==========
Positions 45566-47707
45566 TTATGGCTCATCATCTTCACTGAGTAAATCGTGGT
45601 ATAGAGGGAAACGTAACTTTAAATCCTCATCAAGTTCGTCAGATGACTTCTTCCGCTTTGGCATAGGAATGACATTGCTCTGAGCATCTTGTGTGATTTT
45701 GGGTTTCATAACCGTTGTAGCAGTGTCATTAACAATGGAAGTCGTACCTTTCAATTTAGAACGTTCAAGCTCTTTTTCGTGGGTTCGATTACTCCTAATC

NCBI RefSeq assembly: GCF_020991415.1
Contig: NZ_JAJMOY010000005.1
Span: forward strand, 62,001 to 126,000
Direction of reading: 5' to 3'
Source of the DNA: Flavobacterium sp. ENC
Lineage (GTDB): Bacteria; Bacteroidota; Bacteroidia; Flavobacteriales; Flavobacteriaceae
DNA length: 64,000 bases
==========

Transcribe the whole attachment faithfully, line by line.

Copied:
Positions 45566-47707
45566 TTATGGCTCATCATCTTCACTGAGTAAATCGTGGT
45601 ATAGAGGGAAACGTAACTTTAAATCCTCATCAAGTTCGTCAGATGACTTCTTCCGCTTTGGCATAGGAATGACATTGCTCTGAGCATCTTGTGTGATTTT
45701 GGGTTTCATAACCGTTGTAGCAGTGTCATTAACAATGGAAGTCGTACCTTTCAATTTAGAACGTTCAAGCTCTTTTTCGTGGGTTCGATTACTCCTAATC

NCBI RefSeq assembly: GCF_020991415.1
Contig: NZ_JAJMOY010000005.1
Span: forward strand, 62,001 to 126,000
Direction of reading: 5' to 3'
Source of the DNA: Flavobacterium sp. ENC
Lineage (GTDB): Bacteria; Bacteroidota; Bacteroidia; Flavobacteriales; Flavobacteriaceae
DNA length: 64,000 bases